By Paul Millard
Dbo zpv sfbe uijt? Ju’t b tfdsfu dpef! If you don’t understand that, it is because I wrote it in a secret code. It isn’t a very complicated code. I just changed every letter for the one following it in the alphabet. So, ‘b’ is ‘c’, ‘c’ is ‘d’ and so on. Fbtz
Secret codes are not a new idea. They are almost as old as writing itself. We know that the Ancient Egyptians and Greeks used them, as did the Arabs of a thousand years ago. They were especially important in war. Commanders didn’t want the enemy to capture their messages and understand their plans, so they wrote them in code. Of course, the enemy did want to understand the messages, so they would try to find the code, or ‘break’ it.
The Enigma code
As a result, codes became more and more complicated. One of the most famous is the Enigma code, invented by the Germans and used in the Second World War. People believed that it was impossible to break, because it was so clever. The amazing thing about Enigma was that it was always changing. In one message, the letter ‘e’ could be ‘f’, but in another message it could be ‘z’. So, there were millions of possibilities in every coded message.
The first people to attempt to break the code were the Polish, who were concerned about Hitler’s rise to power. A group of mathematicians worked on the Enigma problem. They found out a lot about how it worked, but they couldn’t understand it. When Hitler attacked in 1939, the Poles told the British everything that they knew about the code.
Most of the British code-breakers thought that Enigma was unbreakable. They were especially concerned about the Enigma variations used by the German navy. The submarines sent by Hitler to attack ships in the Atlantic were probably the greatest danger faced by the British and American allies in the war. Britain needed food and other essentials from outside, and the Americans needed to send soldiers and supplies safely across the ocean. Without breaking the code, there was little chance of defeating the submarines. Without control of the Atlantic, there was little chance of victory.
Alan Turing, code-breaker
Almost alone, one man began to work on the problem. He was a brilliant young mathematician called Alan Turing. He believed that he could break the code with advanced logic and statistics. However, he needed to make a machine that could do a very large number of calculations very quickly. By improving on the machines that the Poles had made, he built a machine called the ‘Bombe’.
It worked. He broke the Enigma code. The British and Americans could read the messages that were sent to and from Hitler’s submarines. Slowly, the allies won the Battle of the Atlantic. They had freedom to move at sea and could send their armies to liberate Western Europe from Hitler and the Nazis. In 1943, they went to Italy and in 1944 they successfully landed in France. This was the landing shown in the film, ‘Saving Private Ryan’. Without Turing and his code-breaking, the history of Europe and the world could have been very different.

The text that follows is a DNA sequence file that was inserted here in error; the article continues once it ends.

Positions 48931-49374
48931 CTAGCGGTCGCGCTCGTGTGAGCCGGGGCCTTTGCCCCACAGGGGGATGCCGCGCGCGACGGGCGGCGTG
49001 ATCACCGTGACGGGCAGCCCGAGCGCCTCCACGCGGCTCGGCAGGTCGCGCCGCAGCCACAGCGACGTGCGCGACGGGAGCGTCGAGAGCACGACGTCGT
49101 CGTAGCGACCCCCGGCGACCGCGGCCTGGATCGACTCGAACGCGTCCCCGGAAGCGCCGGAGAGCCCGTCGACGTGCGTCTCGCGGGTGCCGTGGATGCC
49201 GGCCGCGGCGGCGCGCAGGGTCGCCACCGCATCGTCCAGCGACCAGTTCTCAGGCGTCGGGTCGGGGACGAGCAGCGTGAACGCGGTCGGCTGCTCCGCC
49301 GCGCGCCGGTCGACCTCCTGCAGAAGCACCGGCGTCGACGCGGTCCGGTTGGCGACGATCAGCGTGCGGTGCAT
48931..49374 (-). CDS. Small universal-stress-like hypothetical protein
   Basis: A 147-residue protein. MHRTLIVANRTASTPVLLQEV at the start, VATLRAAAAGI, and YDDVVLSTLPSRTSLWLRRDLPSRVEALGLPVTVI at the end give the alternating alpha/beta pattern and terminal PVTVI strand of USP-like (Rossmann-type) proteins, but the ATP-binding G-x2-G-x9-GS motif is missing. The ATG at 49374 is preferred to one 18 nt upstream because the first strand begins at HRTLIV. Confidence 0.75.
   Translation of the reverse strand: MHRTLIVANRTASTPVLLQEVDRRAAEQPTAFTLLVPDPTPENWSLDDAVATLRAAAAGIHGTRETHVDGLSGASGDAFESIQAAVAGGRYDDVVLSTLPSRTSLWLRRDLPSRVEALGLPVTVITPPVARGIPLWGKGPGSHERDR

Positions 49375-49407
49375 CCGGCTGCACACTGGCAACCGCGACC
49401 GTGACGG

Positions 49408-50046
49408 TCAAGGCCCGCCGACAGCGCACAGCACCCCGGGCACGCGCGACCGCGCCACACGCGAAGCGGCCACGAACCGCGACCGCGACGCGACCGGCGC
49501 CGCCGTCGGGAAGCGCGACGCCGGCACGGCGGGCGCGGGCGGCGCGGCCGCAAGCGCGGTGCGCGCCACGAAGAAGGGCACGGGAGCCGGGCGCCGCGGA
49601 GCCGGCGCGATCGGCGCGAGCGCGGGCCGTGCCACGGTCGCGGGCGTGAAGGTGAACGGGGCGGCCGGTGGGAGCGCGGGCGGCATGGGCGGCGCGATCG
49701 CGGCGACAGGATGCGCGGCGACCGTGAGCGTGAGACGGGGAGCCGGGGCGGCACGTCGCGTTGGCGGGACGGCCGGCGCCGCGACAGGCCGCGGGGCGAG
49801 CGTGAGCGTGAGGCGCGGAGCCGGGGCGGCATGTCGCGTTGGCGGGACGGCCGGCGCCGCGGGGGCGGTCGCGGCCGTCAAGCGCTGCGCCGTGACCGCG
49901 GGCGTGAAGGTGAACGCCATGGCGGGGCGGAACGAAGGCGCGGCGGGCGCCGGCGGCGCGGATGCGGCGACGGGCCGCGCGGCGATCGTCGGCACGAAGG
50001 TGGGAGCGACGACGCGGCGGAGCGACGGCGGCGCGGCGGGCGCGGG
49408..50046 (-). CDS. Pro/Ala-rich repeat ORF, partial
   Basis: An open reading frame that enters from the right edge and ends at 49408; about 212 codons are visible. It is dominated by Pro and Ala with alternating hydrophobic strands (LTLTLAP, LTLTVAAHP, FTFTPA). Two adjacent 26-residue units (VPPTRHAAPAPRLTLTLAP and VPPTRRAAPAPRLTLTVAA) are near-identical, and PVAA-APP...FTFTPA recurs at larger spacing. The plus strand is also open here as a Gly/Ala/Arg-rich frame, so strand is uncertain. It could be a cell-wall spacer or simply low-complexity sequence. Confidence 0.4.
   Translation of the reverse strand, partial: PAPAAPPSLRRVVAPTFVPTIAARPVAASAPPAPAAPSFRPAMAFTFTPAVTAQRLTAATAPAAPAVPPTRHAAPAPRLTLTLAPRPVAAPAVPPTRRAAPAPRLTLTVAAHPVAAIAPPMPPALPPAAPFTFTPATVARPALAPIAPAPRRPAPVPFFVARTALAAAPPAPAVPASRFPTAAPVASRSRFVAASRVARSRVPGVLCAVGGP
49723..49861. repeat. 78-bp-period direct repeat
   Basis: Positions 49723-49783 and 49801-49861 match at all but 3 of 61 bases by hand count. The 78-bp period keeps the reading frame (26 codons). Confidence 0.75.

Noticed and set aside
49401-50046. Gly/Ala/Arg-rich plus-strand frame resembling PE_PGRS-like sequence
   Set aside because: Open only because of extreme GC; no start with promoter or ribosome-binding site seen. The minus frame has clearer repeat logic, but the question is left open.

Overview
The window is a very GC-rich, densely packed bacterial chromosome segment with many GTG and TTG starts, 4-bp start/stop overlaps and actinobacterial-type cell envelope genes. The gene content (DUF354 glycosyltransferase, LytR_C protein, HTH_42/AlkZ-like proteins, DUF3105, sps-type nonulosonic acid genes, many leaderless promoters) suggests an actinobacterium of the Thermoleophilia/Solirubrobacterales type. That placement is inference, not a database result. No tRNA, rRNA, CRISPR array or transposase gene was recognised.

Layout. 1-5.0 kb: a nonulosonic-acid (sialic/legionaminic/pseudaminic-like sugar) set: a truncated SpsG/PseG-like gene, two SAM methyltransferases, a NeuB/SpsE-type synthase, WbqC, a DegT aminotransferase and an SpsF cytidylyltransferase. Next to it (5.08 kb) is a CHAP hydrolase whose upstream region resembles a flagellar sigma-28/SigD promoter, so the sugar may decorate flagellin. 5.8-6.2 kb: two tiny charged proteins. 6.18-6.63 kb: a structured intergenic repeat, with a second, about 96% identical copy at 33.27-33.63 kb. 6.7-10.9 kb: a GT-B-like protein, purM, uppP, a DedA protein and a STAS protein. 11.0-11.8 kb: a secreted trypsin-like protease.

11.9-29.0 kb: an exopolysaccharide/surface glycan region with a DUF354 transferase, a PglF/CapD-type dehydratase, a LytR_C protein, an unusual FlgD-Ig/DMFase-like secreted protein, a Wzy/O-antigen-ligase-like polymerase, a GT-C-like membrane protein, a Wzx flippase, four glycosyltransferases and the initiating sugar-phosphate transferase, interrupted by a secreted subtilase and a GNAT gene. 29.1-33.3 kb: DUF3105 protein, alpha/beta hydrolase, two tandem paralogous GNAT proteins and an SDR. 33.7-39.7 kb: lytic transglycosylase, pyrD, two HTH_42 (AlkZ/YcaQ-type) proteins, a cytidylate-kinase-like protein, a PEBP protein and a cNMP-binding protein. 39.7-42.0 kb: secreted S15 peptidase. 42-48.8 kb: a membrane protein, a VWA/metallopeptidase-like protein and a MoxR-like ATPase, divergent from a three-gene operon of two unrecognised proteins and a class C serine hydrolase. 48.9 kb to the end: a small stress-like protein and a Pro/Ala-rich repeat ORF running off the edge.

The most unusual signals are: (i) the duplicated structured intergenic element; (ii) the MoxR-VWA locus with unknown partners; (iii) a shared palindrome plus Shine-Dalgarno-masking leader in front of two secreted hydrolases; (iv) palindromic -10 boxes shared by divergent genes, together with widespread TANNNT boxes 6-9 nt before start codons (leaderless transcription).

From code-breaking to computer-building
Turing continued working with machines and electronics and in 1944 he talked about ‘building a brain’. Turing had an idea for an electronic ‘universal machine’ that could do any logical task. Soon after the war, he went to work at Manchester University and in 1948 the ‘Manchester Baby’ was born. It was Turing’s second great invention and the world’s first digital computer. When he sent a message from his computer to a telex machine, Alan Turing wrote the first e-mail in history.
So, what happened next in the life of this highly talented man? His great achievements in code-breaking and computing happened in his twenties and thirties. He was still a young man - in the same year that his computer worked for the first time, he nearly ran in the Olympic Games for Britain. We know that he had many ideas to develop in digital computing, quantum physics, biology and philosophy. Sadly, he wasn’t able to work fully on these ideas. Turing’s personal life became more and more problematic.
A genius under attack
Alan Turing was a homosexual. Nowadays, this is legal and widely accepted in Britain and most other Western countries. Fifty years ago, it was a very different story, and people were sent to prison for homosexual acts. Turing had to stop doing code-breaking work for the British government because his homosexuality was a ‘security risk’. This hurt and angered him, especially as it hadn’t been a problem in the war years. Increasingly, Turing refused to hide his homosexuality, believing that there was nothing wrong with him. Perhaps he felt that he deserved individual freedom, having done so much for freedom in the world.
Finally, he was arrested by the police and in March 1952 he was found guilty at a criminal trial. He wasn’t sent to prison – instead he was injected with the female hormone, oestrogen, in an attempt to stop his homosexual behaviour.
A tragic end
Two years later, Alan Turing was dead. He killed himself by eating an apple containing the poison, cyanide. The apple - the symbol of the physics of Newton, of forbidden love, of knowledge itself - became the symbol of tragic death.
For many years, Turing was a forgotten hero. Now, more than fifty years after his death, more and more people are learning of his work in war and in peace. The BBC made a television programme about him. Some years ago, a statue designed by Glyn Hughes was put up in a small park in Manchester. It is of Turing, sitting on a park bench, with an apple in his hand. The money for the statue mostly came from individual people who wanted to remember him. No money came from the British government or any major computer company, despite the great work that Turing had done for them.
It is a wonderful memorial, but perhaps a greater memorial is that you are reading this now because of Turing’s computing work, and that I could write it in a democratic country in Western Europe.